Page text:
Sunday’s edition of the Super Bowl will be historic in a handful of ways, including being the first NFL title game to feature two Black starting quarterbacks and the first to be held in a state — in this instance, Arizona — with legal sports betting.
But by the time the 2025 Super Bowl reaches its conclusion, at least one of these milestones (and possibly both) will feel like business as usual.
After State Farm Stadium, home to a BetMGM sportsbook on its Great Lawn, hosts this year’s game in suburban Phoenix, consecutive Super Bowls will be played in Las Vegas and New Orleans — two cities in mobile betting states that are known for their tolerance for risk and revelry. The former municipality has long been America’s gambling mecca and sits in the only U.S. state in which someone could legally place a sports wager before PASPA was struck down in 2018. Meanwhile, the 2025 Super Bowl in New Orleans will be the first to be held in a stadium, the Caesars Superdome, bearing the name of a gaming company.
The three games present a tremendous opportunity to the sports betting industry in a climate where such wagering has become increasingly normalized. But with the prospect of reward comes tremendous responsibility, as well as a nagging concern that, if it’s not careful, the burgeoning industry might outkick its coverage.
‘A fascinating case study’
“I think this will be a fascinating case study in how U.S. audiences engage in betting during massive sports events,” said Brett Abarbanel, executive director of UNLV’s International Gaming Institute. “There is some research that shows that people who bet on sports have a higher engagement with the games themselves, and with an event the size of the Super Bowl, fans are primed to supplement their viewing experience with betting.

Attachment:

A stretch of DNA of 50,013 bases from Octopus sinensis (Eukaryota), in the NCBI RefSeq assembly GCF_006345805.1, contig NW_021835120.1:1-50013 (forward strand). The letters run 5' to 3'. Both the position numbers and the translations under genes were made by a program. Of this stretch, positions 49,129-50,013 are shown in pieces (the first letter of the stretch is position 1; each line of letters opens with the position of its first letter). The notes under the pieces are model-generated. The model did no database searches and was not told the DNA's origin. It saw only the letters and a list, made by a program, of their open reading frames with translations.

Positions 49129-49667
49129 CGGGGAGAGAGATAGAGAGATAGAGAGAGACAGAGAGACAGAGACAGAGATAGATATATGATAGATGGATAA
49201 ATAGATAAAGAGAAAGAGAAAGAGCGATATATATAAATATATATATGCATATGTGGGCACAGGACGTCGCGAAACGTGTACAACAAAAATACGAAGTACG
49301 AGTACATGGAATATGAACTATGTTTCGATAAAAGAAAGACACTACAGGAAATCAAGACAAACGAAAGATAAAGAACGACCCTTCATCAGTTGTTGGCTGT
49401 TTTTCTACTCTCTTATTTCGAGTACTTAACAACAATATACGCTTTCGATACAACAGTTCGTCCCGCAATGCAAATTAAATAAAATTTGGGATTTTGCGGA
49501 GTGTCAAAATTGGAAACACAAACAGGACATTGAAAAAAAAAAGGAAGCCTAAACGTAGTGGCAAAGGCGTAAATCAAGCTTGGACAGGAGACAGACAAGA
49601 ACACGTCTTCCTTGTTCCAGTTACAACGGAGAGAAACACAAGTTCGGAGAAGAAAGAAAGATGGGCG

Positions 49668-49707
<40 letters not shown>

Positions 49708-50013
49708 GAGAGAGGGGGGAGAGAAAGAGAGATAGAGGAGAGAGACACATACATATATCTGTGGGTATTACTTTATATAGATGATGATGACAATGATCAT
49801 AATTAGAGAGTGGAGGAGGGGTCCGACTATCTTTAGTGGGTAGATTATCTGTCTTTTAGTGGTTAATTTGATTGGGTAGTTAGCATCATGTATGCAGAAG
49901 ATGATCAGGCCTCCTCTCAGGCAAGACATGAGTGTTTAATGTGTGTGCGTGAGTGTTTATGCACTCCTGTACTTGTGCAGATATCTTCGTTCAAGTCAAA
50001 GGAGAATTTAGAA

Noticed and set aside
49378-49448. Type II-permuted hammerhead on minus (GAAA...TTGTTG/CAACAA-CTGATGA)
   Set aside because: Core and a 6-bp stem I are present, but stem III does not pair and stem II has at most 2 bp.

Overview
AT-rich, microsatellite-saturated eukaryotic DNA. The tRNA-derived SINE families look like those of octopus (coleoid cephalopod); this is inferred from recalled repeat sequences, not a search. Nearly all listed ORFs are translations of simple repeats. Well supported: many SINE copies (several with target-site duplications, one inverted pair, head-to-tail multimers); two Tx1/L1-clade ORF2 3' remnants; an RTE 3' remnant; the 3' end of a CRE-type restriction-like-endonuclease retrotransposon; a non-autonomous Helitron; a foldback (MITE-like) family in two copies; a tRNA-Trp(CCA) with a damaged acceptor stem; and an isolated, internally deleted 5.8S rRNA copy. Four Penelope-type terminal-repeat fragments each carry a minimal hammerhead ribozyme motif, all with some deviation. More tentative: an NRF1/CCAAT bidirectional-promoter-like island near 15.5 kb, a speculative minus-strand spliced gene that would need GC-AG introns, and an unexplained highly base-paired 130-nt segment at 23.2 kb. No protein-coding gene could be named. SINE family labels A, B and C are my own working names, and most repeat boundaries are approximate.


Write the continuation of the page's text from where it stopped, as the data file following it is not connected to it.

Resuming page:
“The large amount of advertising that comes with the Super Bowl will also be reflected in gambling engagement. Last year, we started to see the major presence of gambling advertising during the Super Bowl broadcast, and the past year has seen a growth in betting discussions through the broadcast itself, too. I expect we’ll see that reflected in this year’s show, as well as the years to come.”
“When you’ve got in-stadium betting, it’s likely going to be heavily promoted,” said Keith Whyte, executive director for the National Council on Problem Gambling (NCPG). “You have the opportunity for negative outcomes — everything from unruly fans upset that a fumble just cost them a lot of money, harassment of players and officials, wild allegations that the game is fixed by somebody somehow.”
Whyte was quick to criticize Arizona for its choice “not to put any revenue from sports betting into gambling treatment” and warns of “a budding narrative that there’s too much promotion of gambling.”
“We’re hearing from members of Congress that there are too many gambling ads,” Whyte explained. “There are enormous opportunities to lean into responsible gambling and there are also enormous opportunities to feed into the backlash. The league, the clubs, the operators, the state government — are they going to try to use the opportunity to double down on responsible gambling or are they going to give ammunition to critics who are concerned about reckless oversaturation of advertising and too much gambling in sports? Those concerns are exactly what led to further restrictions in Australia and, in my opinion, what promoted the backlash in the U.K.”